The Inventor of All Things (A-)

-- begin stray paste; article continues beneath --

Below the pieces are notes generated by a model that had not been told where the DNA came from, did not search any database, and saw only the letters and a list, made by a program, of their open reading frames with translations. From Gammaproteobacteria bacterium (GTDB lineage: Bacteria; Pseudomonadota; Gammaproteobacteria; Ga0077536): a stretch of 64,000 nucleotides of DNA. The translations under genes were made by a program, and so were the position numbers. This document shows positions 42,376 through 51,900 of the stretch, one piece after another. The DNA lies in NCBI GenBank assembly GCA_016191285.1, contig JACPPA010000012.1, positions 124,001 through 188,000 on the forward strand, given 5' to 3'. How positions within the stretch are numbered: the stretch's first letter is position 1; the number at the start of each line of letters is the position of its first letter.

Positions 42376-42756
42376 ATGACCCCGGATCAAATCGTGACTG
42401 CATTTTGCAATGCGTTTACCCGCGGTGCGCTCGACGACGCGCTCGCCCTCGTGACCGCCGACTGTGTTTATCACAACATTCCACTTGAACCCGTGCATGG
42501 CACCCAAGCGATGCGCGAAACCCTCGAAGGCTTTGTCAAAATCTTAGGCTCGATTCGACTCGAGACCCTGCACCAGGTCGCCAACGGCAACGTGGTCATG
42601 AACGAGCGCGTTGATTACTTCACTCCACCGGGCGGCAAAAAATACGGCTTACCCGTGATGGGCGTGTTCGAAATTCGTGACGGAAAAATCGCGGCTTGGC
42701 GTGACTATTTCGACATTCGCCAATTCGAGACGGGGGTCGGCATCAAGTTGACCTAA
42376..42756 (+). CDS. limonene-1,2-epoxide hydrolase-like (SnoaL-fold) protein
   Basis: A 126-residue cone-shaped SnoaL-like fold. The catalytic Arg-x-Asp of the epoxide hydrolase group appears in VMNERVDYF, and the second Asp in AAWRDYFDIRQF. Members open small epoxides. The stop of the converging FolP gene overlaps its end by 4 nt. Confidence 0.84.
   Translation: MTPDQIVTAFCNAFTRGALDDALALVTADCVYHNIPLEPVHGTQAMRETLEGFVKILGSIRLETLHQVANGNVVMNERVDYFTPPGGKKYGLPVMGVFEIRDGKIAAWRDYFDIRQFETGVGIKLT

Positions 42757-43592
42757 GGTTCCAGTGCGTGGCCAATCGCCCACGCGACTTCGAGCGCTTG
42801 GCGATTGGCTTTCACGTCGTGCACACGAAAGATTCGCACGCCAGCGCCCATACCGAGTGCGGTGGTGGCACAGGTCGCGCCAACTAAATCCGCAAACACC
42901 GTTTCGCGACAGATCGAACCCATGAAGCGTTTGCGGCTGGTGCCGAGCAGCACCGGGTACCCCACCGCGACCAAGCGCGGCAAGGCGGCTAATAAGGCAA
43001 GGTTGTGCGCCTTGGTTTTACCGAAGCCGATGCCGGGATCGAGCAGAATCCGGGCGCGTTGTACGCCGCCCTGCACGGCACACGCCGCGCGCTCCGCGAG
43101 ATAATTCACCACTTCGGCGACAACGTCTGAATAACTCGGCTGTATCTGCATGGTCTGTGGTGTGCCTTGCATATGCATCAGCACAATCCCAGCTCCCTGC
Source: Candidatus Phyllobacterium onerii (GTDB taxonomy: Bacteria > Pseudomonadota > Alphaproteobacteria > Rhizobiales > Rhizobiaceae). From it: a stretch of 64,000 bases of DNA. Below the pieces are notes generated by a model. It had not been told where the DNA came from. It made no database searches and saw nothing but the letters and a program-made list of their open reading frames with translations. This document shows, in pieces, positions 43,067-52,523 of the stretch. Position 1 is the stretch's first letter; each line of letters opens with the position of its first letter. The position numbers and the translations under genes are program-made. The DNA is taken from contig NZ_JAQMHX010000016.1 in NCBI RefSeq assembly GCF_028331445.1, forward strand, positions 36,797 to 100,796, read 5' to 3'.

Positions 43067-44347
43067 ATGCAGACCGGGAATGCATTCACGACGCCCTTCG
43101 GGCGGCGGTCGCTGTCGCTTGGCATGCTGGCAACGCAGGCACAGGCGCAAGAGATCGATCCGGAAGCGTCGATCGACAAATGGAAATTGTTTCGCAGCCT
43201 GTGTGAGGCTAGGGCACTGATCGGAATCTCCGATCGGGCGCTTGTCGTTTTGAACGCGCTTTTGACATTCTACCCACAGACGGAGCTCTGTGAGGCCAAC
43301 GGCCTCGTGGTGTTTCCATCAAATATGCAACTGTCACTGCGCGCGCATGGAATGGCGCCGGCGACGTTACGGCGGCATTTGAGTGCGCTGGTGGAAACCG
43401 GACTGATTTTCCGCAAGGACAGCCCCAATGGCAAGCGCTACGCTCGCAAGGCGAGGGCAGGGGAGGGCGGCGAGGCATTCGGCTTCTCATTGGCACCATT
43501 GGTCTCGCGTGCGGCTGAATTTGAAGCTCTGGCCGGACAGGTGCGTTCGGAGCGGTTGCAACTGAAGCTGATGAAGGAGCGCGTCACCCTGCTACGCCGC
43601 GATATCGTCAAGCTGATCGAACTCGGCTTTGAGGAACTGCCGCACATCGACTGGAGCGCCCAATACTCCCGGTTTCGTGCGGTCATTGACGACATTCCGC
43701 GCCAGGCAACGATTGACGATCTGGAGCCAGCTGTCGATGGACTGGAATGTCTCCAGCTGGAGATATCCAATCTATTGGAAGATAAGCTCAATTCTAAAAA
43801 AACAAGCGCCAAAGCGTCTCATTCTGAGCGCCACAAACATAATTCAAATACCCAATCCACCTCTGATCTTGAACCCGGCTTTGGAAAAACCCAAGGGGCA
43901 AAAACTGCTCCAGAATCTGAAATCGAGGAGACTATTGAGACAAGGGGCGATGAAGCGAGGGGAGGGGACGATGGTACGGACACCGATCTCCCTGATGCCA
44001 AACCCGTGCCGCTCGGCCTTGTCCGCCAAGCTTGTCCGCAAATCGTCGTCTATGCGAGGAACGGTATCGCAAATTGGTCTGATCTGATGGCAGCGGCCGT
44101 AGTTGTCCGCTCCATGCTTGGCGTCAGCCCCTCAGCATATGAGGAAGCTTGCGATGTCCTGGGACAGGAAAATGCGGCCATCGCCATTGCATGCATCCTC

Jem Rolls returns to Fringe, this time with a dynamic history lesson on Hungarian-American physicist Leo Szilard, credited with being the first to conceptualize the nuclear chain reaction which scientists working in the U.S. would eventually execute via the Atom Bomb. Rolls, an immediately engaging storyteller, relays the alternately fascinating and tragic tale of Szilard’s life and innovations with a compelling energy that holds attention for the whole show. This is my first experience watching a Jem Rolls work; research suggests that his past material has ranged from the more personally anecdotal to his thoughts on the modern world. This show is, by contrast, a lecture on one man’s life; Rolls allows few personal anecdotes or asides to interfere with his story (though he does nicely lay out the structure of the evening for us in the first ten minutes of the show). Also, like a surprising number of the one-person shows I’ve seen at the Fringe, there is little interaction or improvisation dropped into the piece. This is obviously not a requirement of a solo work, but it has been interesting to watch performers deliver great swaths of learned text directly to their audience, often in character as themselves, while for the most part avoiding spontaneity. But regardless of the straightforwardness of Rolls’ approach, what does come across in spades is his genuine enthusiasm and long-held curiosity for his subject and the field he worked in (even when some of the nitty-gritty elements of Szilard’s work are too incomprehensible, as Rolls humorously admits several times). And as the hour unfolds, it becomes clear just how much his enthusiasm is justified (if you have any doubts, read the introductory section of Szilard’s Wikipedia page). He elegantly balances Szilard’s story with parallel developing narratives about nuclear innovation and the maneuvering of various powers (Germany in particular) to gain access to this crucial information which Szilard initially kept to himself to avoid its being violently exploited, before trying to develop it under controlled, ostensibly humane circumstances in the U.S. after it became clear that Germany was aware of the theory. What emerges from the story is the sheer range of Szilard’s intelligence matched by a strong ethical drive that resulted in his working desperately to prevent the massive nuclear reaction from being wrongly implemented, and his being haunted by his associations with the A-bomb. Aside from its charismatic performer and well-composed narrative, The Inventor of Everything is a unique Fringe offering simply by virtue of being an unashamedly and surprisingly engaging history lesson.